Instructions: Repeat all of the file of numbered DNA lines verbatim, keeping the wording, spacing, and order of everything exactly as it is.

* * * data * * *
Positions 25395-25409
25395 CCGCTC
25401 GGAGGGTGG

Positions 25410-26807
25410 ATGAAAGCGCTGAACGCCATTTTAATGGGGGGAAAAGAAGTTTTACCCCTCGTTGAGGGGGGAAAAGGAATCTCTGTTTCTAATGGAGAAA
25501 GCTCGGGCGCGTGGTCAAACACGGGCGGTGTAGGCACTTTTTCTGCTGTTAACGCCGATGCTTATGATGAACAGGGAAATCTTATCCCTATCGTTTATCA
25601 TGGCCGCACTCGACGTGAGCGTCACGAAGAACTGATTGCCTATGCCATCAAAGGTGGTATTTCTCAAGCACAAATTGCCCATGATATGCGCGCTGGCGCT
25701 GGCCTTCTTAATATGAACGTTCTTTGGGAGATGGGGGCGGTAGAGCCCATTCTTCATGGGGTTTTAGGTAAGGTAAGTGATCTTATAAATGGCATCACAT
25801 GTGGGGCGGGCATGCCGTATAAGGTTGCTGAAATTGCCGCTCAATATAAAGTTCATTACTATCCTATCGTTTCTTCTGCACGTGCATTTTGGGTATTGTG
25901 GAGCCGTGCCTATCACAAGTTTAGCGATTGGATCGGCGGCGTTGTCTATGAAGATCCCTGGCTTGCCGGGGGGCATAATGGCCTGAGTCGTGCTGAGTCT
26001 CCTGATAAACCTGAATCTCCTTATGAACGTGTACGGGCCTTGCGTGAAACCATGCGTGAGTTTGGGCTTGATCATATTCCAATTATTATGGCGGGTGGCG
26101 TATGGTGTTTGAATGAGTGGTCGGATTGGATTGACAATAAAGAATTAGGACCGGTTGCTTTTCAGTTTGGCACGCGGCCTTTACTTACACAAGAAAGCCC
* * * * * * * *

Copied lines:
Positions 25395-25409
25395 CCGCTC
25401 GGAGGGTGG

Positions 25410-26807
25410 ATGAAAGCGCTGAACGCCATTTTAATGGGGGGAAAAGAAGTTTTACCCCTCGTTGAGGGGGGAAAAGGAATCTCTGTTTCTAATGGAGAAA
25501 GCTCGGGCGCGTGGTCAAACACGGGCGGTGTAGGCACTTTTTCTGCTGTTAACGCCGATGCTTATGATGAACAGGGAAATCTTATCCCTATCGTTTATCA
25601 TGGCCGCACTCGACGTGAGCGTCACGAAGAACTGATTGCCTATGCCATCAAAGGTGGTATTTCTCAAGCACAAATTGCCCATGATATGCGCGCTGGCGCT
25701 GGCCTTCTTAATATGAACGTTCTTTGGGAGATGGGGGCGGTAGAGCCCATTCTTCATGGGGTTTTAGGTAAGGTAAGTGATCTTATAAATGGCATCACAT
25801 GTGGGGCGGGCATGCCGTATAAGGTTGCTGAAATTGCCGCTCAATATAAAGTTCATTACTATCCTATCGTTTCTTCTGCACGTGCATTTTGGGTATTGTG
25901 GAGCCGTGCCTATCACAAGTTTAGCGATTGGATCGGCGGCGTTGTCTATGAAGATCCCTGGCTTGCCGGGGGGCATAATGGCCTGAGTCGTGCTGAGTCT
26001 CCTGATAAACCTGAATCTCCTTATGAACGTGTACGGGCCTTGCGTGAAACCATGCGTGAGTTTGGGCTTGATCATATTCCAATTATTATGGCGGGTGGCG
26101 TATGGTGTTTGAATGAGTGGTCGGATTGGATTGACAATAAAGAATTAGGACCGGTTGCTTTTCAGTTTGGCACGCGGCCTTTACTTACACAAGAAAGCCC